Monday, March 21, 2016

My Great Journey, Part 7: Gender Transition – Selfish or Selfless?

My Great Journey, Part 7

Gender Transition – Selfish or Selfless?

          I’ve been thinking about this question a bit lately. Is it selfish to transition genders?  After all, it puts one through huge physical and emotional changes, and affects everyone in your life.  The costs are huge, including hormones, hair removal (for transwomen), surgery, counseling, impact on employment, etc.  Costs of transition can go upwards of $100K depending on what options the person pursues.

          Many would say this is the epitome of selfishness.  After all, think about what this is doing to your spouse and children, if applicable, your broader family, your friends, your coworkers and employers, etc... And think about what it’s doing to you; all the changes you’ll go through. The emotional roller-coaster, the physical changes and all.  And think about what you could do with all that money, if you are self-paying, because you don’t have insurance, or your insurance doesn’t cover it.
Webster’s Dictionary[i] defines selfishness as:

1:  concerned excessively or exclusively with oneself;  seeking or concentrating on one's own advantage, pleasure, or well-being without regard for others
2:  arising from concern with one's own welfare or advantage in disregard of others

This seems to be the absolute exemplar of selfishness.  People who are in the “cis-hetero-binary normative” world do not understand what the transgender person experiences, either prior to transition, or during it.  They have no direct frame of reference, because it’s “not normal”. Of course normal here is defined by the cis-hetero-binary world, so of course it’s not normal.

I have discussed some of the science behind being transgender in previous blog postings, and Lynn Conway’s excellent website, gets into it in wonderful detail, so I won’t rehash it here.  Suffice it to say that the majority of transgender people are physically different than cisgender people.  It’s just like whether one has blue eyes or brown.  You are born with these physical traits, and you can’t change them, only mask them.

So, when a transgender person is living in their birth gender, instead of their “correct” or “expressed” gender, they aren’t really living.  I’ve discussed this in previous posts as well.

When I began Hormone Replacement Therapy for my transition, I found that I could really smile, for the first time in my life.  I am truly happy.  As I’ve written previously, it took me a very long time to figure out what my true identity is.  But I’ve jumped in with both feet, so to speak. 

I’ve had a few hurdles along the way, also detailed in my blog.  But my transition so far has been absolutely wonderful for me.  Further, my wife Susan has stated that she thinks we are doing better than ever.  We are coming up on our 32nd wedding anniversary in a couple months, and that really says something.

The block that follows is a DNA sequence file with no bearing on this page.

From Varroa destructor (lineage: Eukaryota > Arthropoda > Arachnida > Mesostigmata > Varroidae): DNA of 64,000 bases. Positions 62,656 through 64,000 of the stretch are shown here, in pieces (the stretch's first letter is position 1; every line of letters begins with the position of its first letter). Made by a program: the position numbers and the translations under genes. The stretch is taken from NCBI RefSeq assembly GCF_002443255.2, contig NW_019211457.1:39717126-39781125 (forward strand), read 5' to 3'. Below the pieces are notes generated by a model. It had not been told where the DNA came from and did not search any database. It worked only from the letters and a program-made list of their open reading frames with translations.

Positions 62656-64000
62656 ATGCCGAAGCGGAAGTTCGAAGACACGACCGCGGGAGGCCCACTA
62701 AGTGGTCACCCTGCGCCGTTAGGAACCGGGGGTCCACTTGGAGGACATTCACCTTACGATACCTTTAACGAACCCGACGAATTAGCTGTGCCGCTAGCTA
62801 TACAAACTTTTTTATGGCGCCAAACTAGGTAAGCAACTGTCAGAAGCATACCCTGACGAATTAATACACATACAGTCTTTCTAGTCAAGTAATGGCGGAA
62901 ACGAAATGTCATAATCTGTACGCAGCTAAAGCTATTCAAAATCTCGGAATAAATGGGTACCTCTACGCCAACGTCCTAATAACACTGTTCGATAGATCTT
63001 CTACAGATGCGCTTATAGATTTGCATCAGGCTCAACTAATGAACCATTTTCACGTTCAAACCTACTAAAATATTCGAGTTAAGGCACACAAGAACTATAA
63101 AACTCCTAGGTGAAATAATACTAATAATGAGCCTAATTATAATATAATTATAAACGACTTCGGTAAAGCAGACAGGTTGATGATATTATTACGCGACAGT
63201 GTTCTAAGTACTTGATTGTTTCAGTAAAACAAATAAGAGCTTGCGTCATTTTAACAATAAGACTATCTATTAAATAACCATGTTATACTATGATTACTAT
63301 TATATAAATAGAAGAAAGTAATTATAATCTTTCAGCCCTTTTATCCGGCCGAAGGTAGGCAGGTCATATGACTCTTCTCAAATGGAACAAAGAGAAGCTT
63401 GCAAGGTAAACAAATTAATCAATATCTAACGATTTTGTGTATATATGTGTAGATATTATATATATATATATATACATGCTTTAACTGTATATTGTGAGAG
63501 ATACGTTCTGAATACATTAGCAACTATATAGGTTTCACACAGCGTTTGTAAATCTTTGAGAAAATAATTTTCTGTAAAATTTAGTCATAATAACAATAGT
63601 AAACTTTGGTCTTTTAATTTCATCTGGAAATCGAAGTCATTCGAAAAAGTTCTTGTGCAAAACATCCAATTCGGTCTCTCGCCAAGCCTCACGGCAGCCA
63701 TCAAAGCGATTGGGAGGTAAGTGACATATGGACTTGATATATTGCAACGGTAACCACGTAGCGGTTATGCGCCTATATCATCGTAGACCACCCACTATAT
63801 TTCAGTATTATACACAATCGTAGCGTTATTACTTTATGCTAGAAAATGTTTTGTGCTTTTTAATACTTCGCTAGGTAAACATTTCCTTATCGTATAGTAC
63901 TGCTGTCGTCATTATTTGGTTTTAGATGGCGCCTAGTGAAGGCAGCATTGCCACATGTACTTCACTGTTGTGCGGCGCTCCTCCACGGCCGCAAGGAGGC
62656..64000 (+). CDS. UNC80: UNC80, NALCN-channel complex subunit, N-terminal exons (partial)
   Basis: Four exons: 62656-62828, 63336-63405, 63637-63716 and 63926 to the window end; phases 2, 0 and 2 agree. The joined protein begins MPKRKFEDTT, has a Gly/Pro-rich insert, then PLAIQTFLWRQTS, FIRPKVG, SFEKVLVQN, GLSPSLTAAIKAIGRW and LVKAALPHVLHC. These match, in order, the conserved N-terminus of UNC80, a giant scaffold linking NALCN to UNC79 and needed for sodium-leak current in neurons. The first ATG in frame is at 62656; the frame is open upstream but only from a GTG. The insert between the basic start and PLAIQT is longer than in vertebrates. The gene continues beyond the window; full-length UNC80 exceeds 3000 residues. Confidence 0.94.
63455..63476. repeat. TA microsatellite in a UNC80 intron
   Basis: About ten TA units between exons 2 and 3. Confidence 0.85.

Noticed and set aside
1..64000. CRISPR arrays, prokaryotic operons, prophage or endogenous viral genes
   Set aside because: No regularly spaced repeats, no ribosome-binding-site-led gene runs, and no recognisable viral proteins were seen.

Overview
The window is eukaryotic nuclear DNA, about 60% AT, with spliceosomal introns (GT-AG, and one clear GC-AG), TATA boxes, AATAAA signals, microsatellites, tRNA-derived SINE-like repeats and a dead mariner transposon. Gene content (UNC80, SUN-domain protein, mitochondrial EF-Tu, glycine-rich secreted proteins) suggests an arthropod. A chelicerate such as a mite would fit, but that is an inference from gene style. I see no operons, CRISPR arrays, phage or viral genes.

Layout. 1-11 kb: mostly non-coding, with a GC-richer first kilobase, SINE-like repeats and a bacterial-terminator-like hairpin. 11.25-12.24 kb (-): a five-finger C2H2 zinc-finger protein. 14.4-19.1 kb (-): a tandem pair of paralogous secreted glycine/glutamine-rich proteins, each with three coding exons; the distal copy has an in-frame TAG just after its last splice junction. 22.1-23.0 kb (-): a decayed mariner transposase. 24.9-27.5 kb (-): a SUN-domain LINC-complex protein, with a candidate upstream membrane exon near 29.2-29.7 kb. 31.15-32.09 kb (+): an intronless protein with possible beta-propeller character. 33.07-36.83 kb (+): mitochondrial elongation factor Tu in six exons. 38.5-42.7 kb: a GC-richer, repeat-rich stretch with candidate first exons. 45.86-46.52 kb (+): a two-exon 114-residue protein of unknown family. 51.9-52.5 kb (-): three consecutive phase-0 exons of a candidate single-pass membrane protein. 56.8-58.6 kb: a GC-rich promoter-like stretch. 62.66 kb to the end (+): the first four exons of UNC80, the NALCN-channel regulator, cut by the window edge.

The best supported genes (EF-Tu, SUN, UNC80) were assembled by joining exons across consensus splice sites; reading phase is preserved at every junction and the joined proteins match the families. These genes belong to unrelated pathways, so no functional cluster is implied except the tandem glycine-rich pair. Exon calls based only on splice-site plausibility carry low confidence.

I’ve also met some truly wonderful people after beginning this new chapter.  So we have more social events than ever before, and I think we have made some lifelong friends in the process. Amazing stuff.

Further, this has opened some new doors for me in my professional work.  I am now an operator and team lead on the Trans Lifeline, This has given me another way to work with people when they need help, thus expanding my ability to be a positive influence in the world.

Jewish tradition teaches that to save a life, Scripture ascribes to you as if you had saved the entire world.  I make no claim to be a superhero or something, yet, I have been able to help many more people in times of crisis.  This kind of positive work is the absolute opposite of selfishness.

People who go through gender transition are said to be living as their authentic selves.  Before transition, many, if not most, transgender people are extremely unhappy.  Gender transition isn’t always as easy as it has been for me, and there are those who regret that they transitioned, at various stages of the process. I am not claiming that transitioning is the easiest or best thing in the world for anyone but me.  Others have to make that assessment for themselves.

But, I will say, that given all the many positive changes in my life, along with all the new opportunities I have, that this has been well worth it.  I am, I truly believe, a better person for it.  So, is this selfish?  I would state that it is just the opposite, a selfless act.

Webster[ii] defines selfless as “having or showing great concern for other people and little or no concern for yourself”. Clearly my transition does not fully meet that definition, because I do express concern for myself. However, I think I meet most of the definition.

I also believe that this is the case for the vast majority of transgender people. So, in conclusion, while gender transition appears to be one of the most narcissistic things people can do, I would say that it is truly a selfless act, in the end.

[ii] Ibid. /selfless